Bandar kya jaane adrak ka swad: (बंदर क्या जाने अदरक का स्वाद) : A person incapable of appreciating the value of a thing invites this idiom for himself. Literally, the idiom translates to - a monkey has no idea about the taste and benefits of ginger. (अयोग्य व्यक्ति कीमती वस्तु की कद्र नहीं जानता) The English idiom for the same is “Casting pearls before swine”. An example of using the idiom would be, ‘Vishal: Mujhe bread khana acha lagta hai. Mahesh: Aalo ka parantha bread se zyada acha hota hai. Bandar kya jaane aadrak ka swad!’ (विशाल: मुझे ब्रेड खाना पसन्द है। महेश: आलू का परांठा ब्रेड से ज्यादा स्वाद होता है । बन्दर क्या जाने अदरक का स्वाद !) The example means - Vishal: I like to eat bread. Mahesh: A stuffed potato parntha is tastier than bread. What do you know the true taste! (A parantha is a whole wheat Indian bread with butter spread liberally over it. A potato stuffed prantha is filing, nutritious and tasty.)

Nako chane chabvana: (नाकों चने चबवाना) : to make a person go through tough times. (बहुत तंग करना) Literally, it means to force a person to bite something as hard as chicken peas with his nose. Eating chicken peas with one’s nose would be an impossible task. It would be used in a sentence like ’shivaji ki sena ne aapne dushmano ko nako chene chabvae’ (शिवाजी की सेना ने अपने दुश्मनो को नाकों चने चबवाए) meaning that Shivaji’s army gave a tough time to its enemies.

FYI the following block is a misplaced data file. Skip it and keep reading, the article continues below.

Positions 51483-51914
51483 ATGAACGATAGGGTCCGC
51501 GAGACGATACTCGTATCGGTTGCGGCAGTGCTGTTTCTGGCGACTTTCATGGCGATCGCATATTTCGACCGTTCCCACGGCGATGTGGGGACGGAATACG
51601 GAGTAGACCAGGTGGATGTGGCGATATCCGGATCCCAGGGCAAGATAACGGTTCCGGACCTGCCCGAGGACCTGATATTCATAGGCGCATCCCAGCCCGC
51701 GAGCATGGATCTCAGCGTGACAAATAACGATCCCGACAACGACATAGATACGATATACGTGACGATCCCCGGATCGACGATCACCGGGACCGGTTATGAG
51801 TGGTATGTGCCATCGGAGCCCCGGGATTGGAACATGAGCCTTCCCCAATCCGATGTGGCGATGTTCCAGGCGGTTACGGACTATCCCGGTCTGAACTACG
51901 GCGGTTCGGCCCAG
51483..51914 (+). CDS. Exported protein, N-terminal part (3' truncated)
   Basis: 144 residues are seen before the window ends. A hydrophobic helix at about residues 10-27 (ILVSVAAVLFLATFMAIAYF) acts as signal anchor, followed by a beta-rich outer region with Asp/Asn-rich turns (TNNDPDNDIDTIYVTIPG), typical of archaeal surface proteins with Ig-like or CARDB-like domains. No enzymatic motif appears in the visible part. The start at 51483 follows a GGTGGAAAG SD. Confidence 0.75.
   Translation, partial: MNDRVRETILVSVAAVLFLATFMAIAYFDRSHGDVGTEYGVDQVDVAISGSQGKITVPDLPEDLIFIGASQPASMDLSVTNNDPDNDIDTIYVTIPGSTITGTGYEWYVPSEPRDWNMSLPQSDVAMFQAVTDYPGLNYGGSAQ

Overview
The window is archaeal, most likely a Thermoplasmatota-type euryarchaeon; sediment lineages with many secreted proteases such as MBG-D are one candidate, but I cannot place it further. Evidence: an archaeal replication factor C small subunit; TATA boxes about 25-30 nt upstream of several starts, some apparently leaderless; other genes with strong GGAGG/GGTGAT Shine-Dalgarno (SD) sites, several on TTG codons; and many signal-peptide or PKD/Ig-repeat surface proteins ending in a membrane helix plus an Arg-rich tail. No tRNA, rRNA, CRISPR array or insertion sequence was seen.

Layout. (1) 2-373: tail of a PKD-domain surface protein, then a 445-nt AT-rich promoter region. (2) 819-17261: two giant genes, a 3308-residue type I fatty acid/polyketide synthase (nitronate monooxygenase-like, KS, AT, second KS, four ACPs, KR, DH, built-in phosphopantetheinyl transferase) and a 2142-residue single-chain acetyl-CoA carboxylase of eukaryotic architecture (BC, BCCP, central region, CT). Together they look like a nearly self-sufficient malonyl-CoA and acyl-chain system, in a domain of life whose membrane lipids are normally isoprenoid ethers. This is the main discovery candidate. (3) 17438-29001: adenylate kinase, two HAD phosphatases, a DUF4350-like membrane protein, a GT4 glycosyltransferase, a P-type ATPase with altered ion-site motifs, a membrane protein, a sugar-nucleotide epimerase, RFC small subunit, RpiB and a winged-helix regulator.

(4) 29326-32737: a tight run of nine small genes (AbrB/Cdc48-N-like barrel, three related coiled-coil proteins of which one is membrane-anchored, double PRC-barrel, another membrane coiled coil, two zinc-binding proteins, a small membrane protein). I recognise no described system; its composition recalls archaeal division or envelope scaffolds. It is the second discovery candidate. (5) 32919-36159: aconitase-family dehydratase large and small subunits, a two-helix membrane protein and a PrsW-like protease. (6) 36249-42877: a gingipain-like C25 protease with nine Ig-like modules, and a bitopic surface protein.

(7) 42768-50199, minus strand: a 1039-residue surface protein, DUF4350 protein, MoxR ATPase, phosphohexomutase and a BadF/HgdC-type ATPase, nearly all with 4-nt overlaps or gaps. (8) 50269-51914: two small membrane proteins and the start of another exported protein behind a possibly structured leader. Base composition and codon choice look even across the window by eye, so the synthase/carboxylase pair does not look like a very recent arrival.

Thali ka baigan: (थाली का बैंगन) : An unsteady mind. ( अस्थिर विचारओ वाला ) It is used for persons who sway from one thought to the other very quickly. A round egg plant in a big plate would not actually be steady. It would keep rolling. Example: ‘Ram to thali ka baigan hai, kabhi ek dal ko vote dene ki baat karta hai to kabhi doosri.’ ( राम तो थाली का बैंगन है, कभी एक दल को वोट देने की बात करता है, तो कभी दूसरे) The example means that Ram is an undecided fellow, at times he talks of casting his vote in favor of one party and at times to the other.

Idioms, Meanings & Usage continued

Ghee ke diye Jalana: (घी के दीये जलाना) : The idiom means to celebrate. (बहुत खुशियाँ मनाना). Diyas are small earthen lamps which are lit using mustard oil. The idiom is talking of burning lamps using clarified butter which is more expensive than mustard oil. The idiom is for a situation of over indulgence due to one’s happiness. It can be used in a a sentence as, ‘Shri Ram ke Ayodya lotne par logo ne ghee ke diye jalaye’ (श्री राम के अयोध्या लौटने पर लोगों ने घी के दीये जलाये). The example means- when Shri Ram returned to Ayodhya the people celebrated a lot.